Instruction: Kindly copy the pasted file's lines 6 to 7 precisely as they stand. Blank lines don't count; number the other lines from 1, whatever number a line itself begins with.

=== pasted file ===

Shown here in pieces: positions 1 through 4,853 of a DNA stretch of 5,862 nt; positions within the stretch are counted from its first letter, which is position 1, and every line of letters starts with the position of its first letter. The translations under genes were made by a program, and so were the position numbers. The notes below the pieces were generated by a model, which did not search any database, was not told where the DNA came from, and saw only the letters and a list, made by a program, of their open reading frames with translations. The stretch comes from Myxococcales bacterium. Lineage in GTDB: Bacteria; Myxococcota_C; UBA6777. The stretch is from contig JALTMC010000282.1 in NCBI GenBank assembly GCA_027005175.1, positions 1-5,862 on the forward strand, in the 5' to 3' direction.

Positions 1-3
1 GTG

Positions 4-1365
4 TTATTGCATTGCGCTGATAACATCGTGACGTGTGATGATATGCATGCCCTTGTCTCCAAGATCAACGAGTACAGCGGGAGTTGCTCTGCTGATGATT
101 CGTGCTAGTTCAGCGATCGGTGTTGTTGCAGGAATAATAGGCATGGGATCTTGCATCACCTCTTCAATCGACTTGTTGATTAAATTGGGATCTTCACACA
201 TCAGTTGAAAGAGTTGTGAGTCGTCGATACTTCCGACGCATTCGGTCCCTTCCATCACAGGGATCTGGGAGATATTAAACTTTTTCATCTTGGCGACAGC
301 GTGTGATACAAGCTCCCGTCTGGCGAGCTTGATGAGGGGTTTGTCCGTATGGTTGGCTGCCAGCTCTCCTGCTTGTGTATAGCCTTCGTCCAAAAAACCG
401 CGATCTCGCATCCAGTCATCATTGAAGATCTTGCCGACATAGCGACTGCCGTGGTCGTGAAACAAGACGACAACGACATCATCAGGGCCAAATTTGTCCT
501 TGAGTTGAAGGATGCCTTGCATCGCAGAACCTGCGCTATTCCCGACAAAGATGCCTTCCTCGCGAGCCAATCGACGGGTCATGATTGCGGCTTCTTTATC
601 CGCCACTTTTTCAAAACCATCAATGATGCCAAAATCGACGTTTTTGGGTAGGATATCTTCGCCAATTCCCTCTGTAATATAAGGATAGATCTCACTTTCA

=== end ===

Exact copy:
101 CGTGCTAGTTCAGCGATCGGTGTTGTTGCAGGAATAATAGGCATGGGATCTTGCATCACCTCTTCAATCGACTTGTTGATTAAATTGGGATCTTCACACA
201 TCAGTTGAAAGAGTTGTGAGTCGTCGATACTTCCGACGCATTCGGTCCCTTCCATCACAGGGATCTGGGAGATATTAAACTTTTTCATCTTGGCGACAGC